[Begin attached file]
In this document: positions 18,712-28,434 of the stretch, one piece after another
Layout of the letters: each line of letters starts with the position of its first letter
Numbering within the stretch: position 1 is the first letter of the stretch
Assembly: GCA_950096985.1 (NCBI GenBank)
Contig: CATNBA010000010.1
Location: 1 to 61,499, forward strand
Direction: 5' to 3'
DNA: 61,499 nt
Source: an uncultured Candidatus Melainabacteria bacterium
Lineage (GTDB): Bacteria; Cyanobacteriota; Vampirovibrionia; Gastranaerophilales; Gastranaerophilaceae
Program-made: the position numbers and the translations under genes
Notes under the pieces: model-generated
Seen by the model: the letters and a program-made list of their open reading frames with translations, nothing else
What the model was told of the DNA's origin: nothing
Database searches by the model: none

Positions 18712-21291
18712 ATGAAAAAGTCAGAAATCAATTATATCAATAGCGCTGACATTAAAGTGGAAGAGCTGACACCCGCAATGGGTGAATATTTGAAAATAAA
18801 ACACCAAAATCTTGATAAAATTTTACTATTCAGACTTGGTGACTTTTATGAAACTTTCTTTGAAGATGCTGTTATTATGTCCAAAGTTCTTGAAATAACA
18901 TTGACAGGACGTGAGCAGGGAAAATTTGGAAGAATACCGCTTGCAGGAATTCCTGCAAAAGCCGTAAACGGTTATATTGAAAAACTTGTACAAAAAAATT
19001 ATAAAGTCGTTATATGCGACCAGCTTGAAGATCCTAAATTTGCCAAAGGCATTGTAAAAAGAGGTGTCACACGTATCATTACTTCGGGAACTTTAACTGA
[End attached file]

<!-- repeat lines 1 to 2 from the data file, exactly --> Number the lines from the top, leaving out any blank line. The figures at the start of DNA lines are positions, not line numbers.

In this document: positions 18,712-28,434 of the stretch, one piece after another
Layout of the letters: each line of letters starts with the position of its first letter